Xiongan: New city fundamentals

Mark Harrison | 05 May 2017 | Comments

Since the Chinese government announced on 1 April 2017 that it would create ‘Xiongan New Area”, the future metropolitan annex to Beijing has become the most talked-about place in China.

President Xi’s vision for Xiongan is to create a 2000 km2 national level new area with the same significance as Pudong and Shenzhen. The aim is also to create a model city with a clean environment, convenient transport links and high-tech industries to attract millions of people to work and live.

Pudong, the financial district of Shanghai, and Shenzhen, a former fishing village that has turned into a metropolis of Southern China, have obviously been very successful in many aspects. Naturally people will question whether the Xiongan New Area will be able to replicate the success of its peers.

Let’s bear in mind that the announcement is only a few weeks old. For a development of this scale, we are looking at 30 to 50 years before we can make a judgement if the development has succeeded or not.

Nonetheless, there are some fundamental considerations to bear in mind as the area moves forward.

Economic development

The success of an urban area of this scale is based primarily on its economic fundamentals. The coastal areas of Shenzhen and Pudong were well-located to access external markets at a time when China’s focus was on export-led economic development. As the focus is now changing to that of stimulating domestic demand, it may well be that a more inland location is more appropriate. However, as Hebei Province, where Xiongan New Area is located, has been relatively slow in terms of economic development, careful economic strategies to stimulate growth will be critical to the success of Xiongan New Area. While a leading role will obviously be played by State-owned Enterprises at least in the early stages, room for growth of small- and medium-sized enterprises will be essential for real job creation in the medium and long term.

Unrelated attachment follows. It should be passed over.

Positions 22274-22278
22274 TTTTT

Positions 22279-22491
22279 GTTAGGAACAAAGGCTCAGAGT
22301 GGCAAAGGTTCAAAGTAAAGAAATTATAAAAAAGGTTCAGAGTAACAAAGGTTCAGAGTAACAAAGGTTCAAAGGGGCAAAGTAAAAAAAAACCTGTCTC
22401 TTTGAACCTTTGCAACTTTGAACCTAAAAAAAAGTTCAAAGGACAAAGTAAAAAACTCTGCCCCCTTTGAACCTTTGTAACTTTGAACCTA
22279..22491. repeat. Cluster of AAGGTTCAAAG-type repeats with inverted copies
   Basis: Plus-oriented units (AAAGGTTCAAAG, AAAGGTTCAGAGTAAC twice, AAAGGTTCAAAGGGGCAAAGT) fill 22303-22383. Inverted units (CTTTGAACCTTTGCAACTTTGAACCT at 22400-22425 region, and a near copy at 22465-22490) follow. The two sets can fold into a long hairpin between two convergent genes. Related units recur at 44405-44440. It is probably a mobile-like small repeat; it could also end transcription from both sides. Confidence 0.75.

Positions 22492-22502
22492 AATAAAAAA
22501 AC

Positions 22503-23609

Smart and green

Xiongan presents a significant opportunity to coalesce the latest thinking around ‘smart’ and ‘green’ approaches to urban development. To be successful, such aspects should be integrated fundamentally into the planning of the city whether it be in infrastructure, transport, city management and operations, education, security, healthcare, e-government services, or using the smart city and eco city ideas to promote economic development itself. With Hebei as one of China’s most polluted areas, an approach to sustainable, future-proofed development will obviously be critical to the success of the new area.


While jobs, a clean environment and a technologically advanced development will all play their role in attracting future residents, so too will be the creation of a livable city with a distinctive sense of place. As Xiongan eases the pressure on the capital city that is struggling to cope with a population of more than 20 million people, the Xiongan new area can also showcase approaches to livability exemplifying the highest standards of urban development in the 21st century.